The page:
Super Blackout Traced to Preventive Equipment
New Orleans — An electrical device that had been installed expressly to prevent a power outage caused the Super Bowl blackout, the stadium’s power company said yesterday as it took the blame for the outage that brought the game to a halt for more than a half-hour.
Officials of Entergy New Orleans, a subsidiary of New Orleans-based Entergy Corp., said the device, called a relay, had been installed in switching gear to protect the Superdome from a cable failure between the company’s incoming power line and lines that run into the stadium.
The switching gear is housed in a building known as “the vault” near the stadium that receives a line directly from a nearby Entergy power substation. Once the line reaches the vault, it splits into two cables that go into the Superdome.
Company officials said the device performed with no problems during January’s Sugar Bowl and other earlier events, but has been removed and will be replaced. All systems at the Superdome are now working and the dome will host a major Mardi Gras event tomorrow night, said Doug Thornton, an executive with SMG, the company that manages the stadium for the state.
The power failure at Sunday’s big game cut lights to about half of the stadium for 34 minutes, halting play between the Baltimore Ravens and San Francisco 49ers.
The FBI had ruled out cyberterrorism as a cause.
Entergy’s announcement came shortly before officials appeared before a committee of the City Council, which is the regulatory body for the company, to answer questions about the outage.
Entergy New Orleans CEO Charles Rice and Dennis Dawsey, an Entergy vice president for distribution, told the Council that SMG agrees the cause of the outage was a relay failure. Asked if the two corporations still plan to hire a third-party investigator, Rice said that possibility remains open.
Concerned About A-Rod
Tampa, Fla. — Yankees managing general partner Hal Steinbrenner said he’s concerned about the latest drug allegations swirling around third baseman Alex Rodriguez, but that the matter is being looked at by Major League Baseball.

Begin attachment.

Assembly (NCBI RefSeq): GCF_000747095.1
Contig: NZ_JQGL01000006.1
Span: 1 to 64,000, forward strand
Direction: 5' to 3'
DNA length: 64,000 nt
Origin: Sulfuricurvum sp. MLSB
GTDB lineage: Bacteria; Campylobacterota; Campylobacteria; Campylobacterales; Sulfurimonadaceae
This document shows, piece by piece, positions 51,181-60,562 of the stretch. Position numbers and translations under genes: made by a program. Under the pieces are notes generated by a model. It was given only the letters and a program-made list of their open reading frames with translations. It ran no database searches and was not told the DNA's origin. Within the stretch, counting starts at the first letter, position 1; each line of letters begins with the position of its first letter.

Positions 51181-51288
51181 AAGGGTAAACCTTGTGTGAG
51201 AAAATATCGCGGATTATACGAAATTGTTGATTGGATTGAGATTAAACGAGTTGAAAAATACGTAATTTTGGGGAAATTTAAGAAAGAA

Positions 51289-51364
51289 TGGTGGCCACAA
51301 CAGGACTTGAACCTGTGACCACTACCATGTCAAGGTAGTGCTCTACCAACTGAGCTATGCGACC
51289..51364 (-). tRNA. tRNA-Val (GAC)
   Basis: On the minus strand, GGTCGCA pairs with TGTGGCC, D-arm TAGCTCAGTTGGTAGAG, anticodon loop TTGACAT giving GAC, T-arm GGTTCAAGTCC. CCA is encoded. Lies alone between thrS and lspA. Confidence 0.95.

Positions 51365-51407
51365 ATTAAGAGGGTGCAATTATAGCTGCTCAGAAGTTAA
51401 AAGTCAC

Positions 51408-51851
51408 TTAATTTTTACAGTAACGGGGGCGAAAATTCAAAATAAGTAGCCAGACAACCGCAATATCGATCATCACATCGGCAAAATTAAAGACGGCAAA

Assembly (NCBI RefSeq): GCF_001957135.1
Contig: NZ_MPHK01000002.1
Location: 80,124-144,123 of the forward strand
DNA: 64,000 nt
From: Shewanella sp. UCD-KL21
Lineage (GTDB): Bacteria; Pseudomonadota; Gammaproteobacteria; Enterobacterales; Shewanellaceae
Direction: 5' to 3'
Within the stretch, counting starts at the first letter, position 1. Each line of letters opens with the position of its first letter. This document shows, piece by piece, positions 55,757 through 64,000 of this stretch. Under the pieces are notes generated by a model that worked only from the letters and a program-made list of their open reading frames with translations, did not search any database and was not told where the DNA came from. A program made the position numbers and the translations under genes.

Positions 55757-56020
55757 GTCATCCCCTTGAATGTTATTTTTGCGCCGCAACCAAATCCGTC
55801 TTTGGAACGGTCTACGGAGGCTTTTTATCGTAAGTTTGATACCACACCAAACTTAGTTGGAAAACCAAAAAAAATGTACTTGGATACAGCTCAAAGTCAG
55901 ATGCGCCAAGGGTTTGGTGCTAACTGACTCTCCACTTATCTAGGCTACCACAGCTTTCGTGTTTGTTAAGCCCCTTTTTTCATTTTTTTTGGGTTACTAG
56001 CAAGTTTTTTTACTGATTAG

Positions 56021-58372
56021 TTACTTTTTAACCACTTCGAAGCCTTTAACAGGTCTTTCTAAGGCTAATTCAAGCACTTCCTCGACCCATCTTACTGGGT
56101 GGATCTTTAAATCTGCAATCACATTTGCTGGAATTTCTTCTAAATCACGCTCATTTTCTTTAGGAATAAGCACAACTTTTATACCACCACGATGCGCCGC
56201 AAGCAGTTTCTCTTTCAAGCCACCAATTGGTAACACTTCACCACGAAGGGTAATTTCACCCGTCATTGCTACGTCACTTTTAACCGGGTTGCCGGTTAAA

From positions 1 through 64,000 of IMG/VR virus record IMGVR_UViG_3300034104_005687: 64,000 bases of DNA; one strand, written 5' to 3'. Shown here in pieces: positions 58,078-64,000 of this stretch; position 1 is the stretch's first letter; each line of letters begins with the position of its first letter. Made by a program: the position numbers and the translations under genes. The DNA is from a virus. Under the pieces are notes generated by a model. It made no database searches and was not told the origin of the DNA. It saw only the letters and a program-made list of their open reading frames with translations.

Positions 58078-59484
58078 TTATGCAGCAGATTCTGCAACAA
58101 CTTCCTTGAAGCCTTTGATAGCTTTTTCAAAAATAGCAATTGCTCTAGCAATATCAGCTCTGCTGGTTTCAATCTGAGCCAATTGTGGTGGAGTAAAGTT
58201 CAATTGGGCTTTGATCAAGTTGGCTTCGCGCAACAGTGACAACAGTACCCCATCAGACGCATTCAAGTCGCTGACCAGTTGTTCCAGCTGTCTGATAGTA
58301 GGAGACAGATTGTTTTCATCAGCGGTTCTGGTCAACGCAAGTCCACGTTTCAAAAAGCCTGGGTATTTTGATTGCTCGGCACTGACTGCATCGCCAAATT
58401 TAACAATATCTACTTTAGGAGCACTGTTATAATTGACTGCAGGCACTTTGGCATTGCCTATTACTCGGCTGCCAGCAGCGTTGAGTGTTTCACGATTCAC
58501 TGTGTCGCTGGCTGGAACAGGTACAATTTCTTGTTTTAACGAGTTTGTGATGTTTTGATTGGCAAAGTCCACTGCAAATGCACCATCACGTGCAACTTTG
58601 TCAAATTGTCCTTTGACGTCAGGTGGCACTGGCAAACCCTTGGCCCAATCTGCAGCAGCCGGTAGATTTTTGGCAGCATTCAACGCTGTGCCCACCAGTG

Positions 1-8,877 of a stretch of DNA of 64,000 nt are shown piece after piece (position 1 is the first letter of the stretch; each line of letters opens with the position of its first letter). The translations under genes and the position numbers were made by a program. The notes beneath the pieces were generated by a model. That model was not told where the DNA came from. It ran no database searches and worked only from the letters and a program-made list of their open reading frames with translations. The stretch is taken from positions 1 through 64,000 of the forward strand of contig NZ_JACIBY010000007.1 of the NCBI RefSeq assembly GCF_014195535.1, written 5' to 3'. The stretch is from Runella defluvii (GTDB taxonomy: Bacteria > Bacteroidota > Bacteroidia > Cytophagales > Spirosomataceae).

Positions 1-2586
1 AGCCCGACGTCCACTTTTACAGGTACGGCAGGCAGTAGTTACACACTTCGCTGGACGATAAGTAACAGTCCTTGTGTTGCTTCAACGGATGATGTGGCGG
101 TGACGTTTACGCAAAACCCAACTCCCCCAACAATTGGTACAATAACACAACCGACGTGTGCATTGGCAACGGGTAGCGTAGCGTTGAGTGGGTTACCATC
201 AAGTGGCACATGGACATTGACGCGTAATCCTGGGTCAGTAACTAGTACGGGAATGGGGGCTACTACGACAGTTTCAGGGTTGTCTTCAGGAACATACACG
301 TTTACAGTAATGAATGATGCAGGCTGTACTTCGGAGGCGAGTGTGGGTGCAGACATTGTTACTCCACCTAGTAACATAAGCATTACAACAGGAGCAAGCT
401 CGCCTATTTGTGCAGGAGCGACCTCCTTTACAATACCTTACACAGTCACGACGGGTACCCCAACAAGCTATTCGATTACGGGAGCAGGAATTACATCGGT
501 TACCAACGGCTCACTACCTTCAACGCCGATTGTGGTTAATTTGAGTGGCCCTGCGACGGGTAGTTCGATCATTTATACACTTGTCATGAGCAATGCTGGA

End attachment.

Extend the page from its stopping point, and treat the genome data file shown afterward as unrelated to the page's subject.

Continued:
The Miami New Times said late last month that the three-time AL MVP bought human growth hormone and other performance-enhancing substances in recent years from Biogenesis of America LLC, a now-closed clinic in Coral Cables, near Rodriguez’s offseason home.
Speaking yesterday at the Yankees’ minor league complex, Steinbrenner said the situation is “a concern, but it’s out of our hands.
Rodriguez has denied the allegations.
D-backs Keep Infielder
Phoenix — The Arizona Diamondbacks and Aaron Hill reached a deal that will keep him under contract through the 2016 season.
The deal adds three years and $35 million to his existing deal, which pays him $5.5 million this year. That means the overall contract is worth $40.5 million over the next four years.
The 30-year-old infielder hit a career-high .302 with 26 home runs, 44 doubles and 85 RBIs last season, earning him a Silver Slugger award, the first for a Diamondbacks infielder.
Nadal Reaches Semis
Vina Del Mar, Chile — Rafael Nadal won his first of two matches yesterday in a test of his sore left knee, defeating fellow Spaniard Daniel Gimeno-Traver 6-1, 6-4 to reach the semifinals of the VTR Open.
Nadal had not played for seven months until he took the court earlier this week in the Pacific coastal resort city. With a doubles match set for later yesterday, Nadal will have played five matches in four days. He’s yet to lose a set.
If he wins in doubles, he’ll play two more matches today — the doubles final and a singles semifinal.
German Wins Super-Combined
Schladming, Austria — Olympic champion Maria Hoefl-Riesch of Germany bounced back from a disappointing World Cup season to win the super-combined at the skiing world championships yesterday.
Hoefl-Riesch was fourth after the downhill portion before posting the second-fastest time in the slalom to finish in 2 minutes, 39.92 seconds. She beat Tina Maze of Slovenia by 0.46.
Men’s College Hoop
Princeton 63, Brown 46
Princeton, n.j. — Denton Koon scored 17 points and Ian Hummer 15 as Princeton remained unbeaten in Ivy League play.
Hummer scored nine points during a 17-5 run for the Tigers (11-7, 4-0) at the end of the first half that produced a 29-17 halftime advantage.
Princeton, which shot 54.8 percent (23 of 42) and made 8 of 13 from 3-point range, never led by fewer than 12 in the second half.
Rafael Maia scored 19 points for the Bears (8-11, 2-3), who shot 38 percent (19 of 50), including 1 of 12 on 3-pointers.
Harvard 67, Cornell 65
Ithaca, n.y. — Siyani Chambers scored 18 points with a career-high 11 assists, the freshman’s second straight double-double, and Harvard held on to defeat Cornell 67-65 Friday night to remain unbeaten in the Ivy League.
The Crimson (13-6, 5-0) twice led by 21 points early in the second half, but Cornell (10-12, 2-3) rallied by shooting 62.5 percent (15 of 24) in the final 20 minutes.
Harvard led 67-52 with 4:21 left after a pair of 3-pointers by Christian Webster, but a 13-0 run pulled Cornell to within 67-65 with 42 seconds left.
A missed free throw by Chambers gave Cornell the ball with 11 seconds to play, but Errick Peck was unable to hit a potential game-winner.
Webster made 5 of 11 3-pointers and finished with 17 points for the Crimson, and Wesley Saunders added 14 points.
Peck had 17 points Cornell. Shonn Miller added 13 points and Johnathan Gray 12.